Three members of the Hudson County Board of Chosen Freeholders, Jersey City’s Gerard Balmir (D-3) and Bill O’Dea (D-2), as well as Hoboken’s Anthony Romano (D-5), were vocal about letting voters decide on whether or not they should help pay billions of dollars into the state’s pension fund.
“I am in support of making sure that people that have worked hard for the state all their lives have a pension that they can live off of,” began Balmir.
“But you cannot have a union talking about their gonna withhold political contributions for an elected official if they don’t do what they’re told. We already have elected … a state of residents that look at elected officials like we’re crooked, bought and sold.”
Balmir, who made headlines in October after Jersey City Mayor Steven Fulop blamed him for his wife taking a job in state Senate President Steve Sweeney’s office, added that he supports union membership, but not the specific way they are handling this situation.
Yesterday, Sweeney, an expected Democratic gubernatorial candidate for next year, dropped a bombshell when he called on both the U.S. Attorney’s Office and the state Attorney General’s Office to investigate the NJEA and the Fraternal Order of Police for threatening to withhold contributions unless the aforementioned pension question is on the November ballot.
O’Dea expressed some frustration over the fact that Hudson County has never missed a pension payment and that politics should not be playing a role in this matter: “let the people decide,” he said.
“As for what unions decide what their gonna hold or withhold, I guess that’s a separate issue now some law enforcement agency to determine … what exactly the repercussions are,” he later stated.
“I mean I’m sure that no president of the Senate or Speaker of the Assembly threatened a member of the Democratic caucus with being removed from a committee or not having support if they fail to vote for an item. So … assuming that that’s never been the case then I could probably sympathetic to what was stated yesterday.”
O’Dea concluded by noting that in the event he is proven wrong, “we’ve gotta realize that politics is not a … it’s a contact sport.”
Citing a recent campaign commercial by Democratic president nominee Hillary Clinton that talked about setting the right example for out children, Balmir again interjected, this time exclaiming that “me, myself, I don’t want to be perceived as someone whose bought and sold.”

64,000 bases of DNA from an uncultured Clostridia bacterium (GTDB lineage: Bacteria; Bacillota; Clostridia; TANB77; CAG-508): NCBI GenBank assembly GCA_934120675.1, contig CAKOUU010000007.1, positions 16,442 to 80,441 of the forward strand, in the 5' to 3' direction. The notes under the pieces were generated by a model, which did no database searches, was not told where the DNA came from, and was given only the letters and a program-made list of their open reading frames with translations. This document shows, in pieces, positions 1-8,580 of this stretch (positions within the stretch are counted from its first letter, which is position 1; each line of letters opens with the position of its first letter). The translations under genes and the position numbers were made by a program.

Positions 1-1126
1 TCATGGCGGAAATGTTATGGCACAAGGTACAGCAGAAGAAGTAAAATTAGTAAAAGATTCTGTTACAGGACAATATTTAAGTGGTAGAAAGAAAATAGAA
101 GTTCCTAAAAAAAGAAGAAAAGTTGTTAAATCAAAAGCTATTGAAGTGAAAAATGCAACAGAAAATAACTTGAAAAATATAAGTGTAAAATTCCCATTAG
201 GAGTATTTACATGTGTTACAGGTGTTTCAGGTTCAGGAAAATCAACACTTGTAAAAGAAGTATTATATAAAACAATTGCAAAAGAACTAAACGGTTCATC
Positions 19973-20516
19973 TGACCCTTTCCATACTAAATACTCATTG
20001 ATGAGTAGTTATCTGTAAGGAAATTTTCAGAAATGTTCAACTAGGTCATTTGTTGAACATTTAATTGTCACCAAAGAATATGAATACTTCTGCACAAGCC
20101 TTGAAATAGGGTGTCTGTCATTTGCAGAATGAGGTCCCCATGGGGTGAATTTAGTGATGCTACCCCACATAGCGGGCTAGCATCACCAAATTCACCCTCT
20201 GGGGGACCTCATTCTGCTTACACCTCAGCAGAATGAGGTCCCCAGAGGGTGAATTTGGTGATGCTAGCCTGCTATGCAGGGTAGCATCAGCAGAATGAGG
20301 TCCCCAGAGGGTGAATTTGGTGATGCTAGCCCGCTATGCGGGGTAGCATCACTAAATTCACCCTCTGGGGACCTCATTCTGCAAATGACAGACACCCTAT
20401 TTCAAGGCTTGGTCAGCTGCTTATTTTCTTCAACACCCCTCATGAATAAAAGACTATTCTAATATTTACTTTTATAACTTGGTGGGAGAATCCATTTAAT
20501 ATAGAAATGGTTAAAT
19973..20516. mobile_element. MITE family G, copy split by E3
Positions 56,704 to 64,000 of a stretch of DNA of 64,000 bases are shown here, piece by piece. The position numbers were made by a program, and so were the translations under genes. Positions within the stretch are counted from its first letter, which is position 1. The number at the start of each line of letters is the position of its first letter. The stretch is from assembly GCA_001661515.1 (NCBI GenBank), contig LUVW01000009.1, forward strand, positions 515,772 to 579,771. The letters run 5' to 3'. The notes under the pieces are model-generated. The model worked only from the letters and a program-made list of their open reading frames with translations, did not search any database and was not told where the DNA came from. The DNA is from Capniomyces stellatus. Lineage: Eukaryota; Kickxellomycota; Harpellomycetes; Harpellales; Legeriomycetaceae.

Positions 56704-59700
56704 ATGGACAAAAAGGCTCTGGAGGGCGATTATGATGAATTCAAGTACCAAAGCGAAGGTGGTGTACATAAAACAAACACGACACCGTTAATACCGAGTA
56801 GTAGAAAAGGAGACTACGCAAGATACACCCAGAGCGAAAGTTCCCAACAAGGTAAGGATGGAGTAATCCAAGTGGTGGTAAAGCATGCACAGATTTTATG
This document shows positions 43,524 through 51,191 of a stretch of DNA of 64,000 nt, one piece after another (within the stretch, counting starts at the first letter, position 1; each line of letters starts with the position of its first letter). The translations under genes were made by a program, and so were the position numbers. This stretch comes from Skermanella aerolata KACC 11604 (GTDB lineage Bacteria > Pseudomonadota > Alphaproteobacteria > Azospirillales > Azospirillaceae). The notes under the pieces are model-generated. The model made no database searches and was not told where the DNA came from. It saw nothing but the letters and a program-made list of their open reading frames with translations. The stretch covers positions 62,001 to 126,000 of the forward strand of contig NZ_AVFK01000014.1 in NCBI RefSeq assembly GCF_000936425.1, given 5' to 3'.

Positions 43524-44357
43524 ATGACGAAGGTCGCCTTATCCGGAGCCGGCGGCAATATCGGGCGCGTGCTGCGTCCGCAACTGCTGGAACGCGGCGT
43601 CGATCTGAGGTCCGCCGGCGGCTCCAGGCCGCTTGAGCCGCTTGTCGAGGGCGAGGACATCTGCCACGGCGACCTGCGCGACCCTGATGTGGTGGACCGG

Therefore he does not support any group threatening elected officials by withholding funds, Balmir said from the dais.
Freeholder Anthony Romano (D-5), a retired Hoboken police captain then weighed in on the issue, getting heated when discussing how pension funds have been seriously depleted in recent years.
” … This governor’s going back 20 years, took our pension money and the majority of the population don’t realize that the issue is that’s our money: that we put in, those of us that worked in police and fire pension. They took our money, that money should be put back!”
Romano added that such a matter should not become a political game and that union members threatening officials is wrong.
A police union official for 20 years, Romano also blasted the June state Supreme Court ruling that said NJ isn’t obligated to pay $13 billion in cost of living adjustments (COLA) on retired employees’ pensions suspended since 2011 (h/t The Asbury Park Press).
The freeholder board voted 7-0, with Freeholder Al Cifelli (D-9) and Kenny Kopacz (D-1) absent), for a resolution urging state lawmakers to add the pension referendum on the November 8 ballot.
West New York Freeholder Caridad Rodriguez (D-7) voted via phone.
A spokesman for Sweeney’s office and a spokesman for the NJEA, respectively, did not immediately return emails seeking comment, but Sweeney did address the issue on Twitter early this evening.
“If you’re going to take a pay cut, you can’t run out and buy a new car. This is common sense…and governing is the same thing,” he initially tweeted.
“Thats why 2day I repeated my desire to pass the pension amend., but only if we pass a responsible fix for the TTF … Blowing a hole in our budget AND passing the amendment would destroy funding for so many essential services that protect our most vulnerable,” two subsequent tweets read.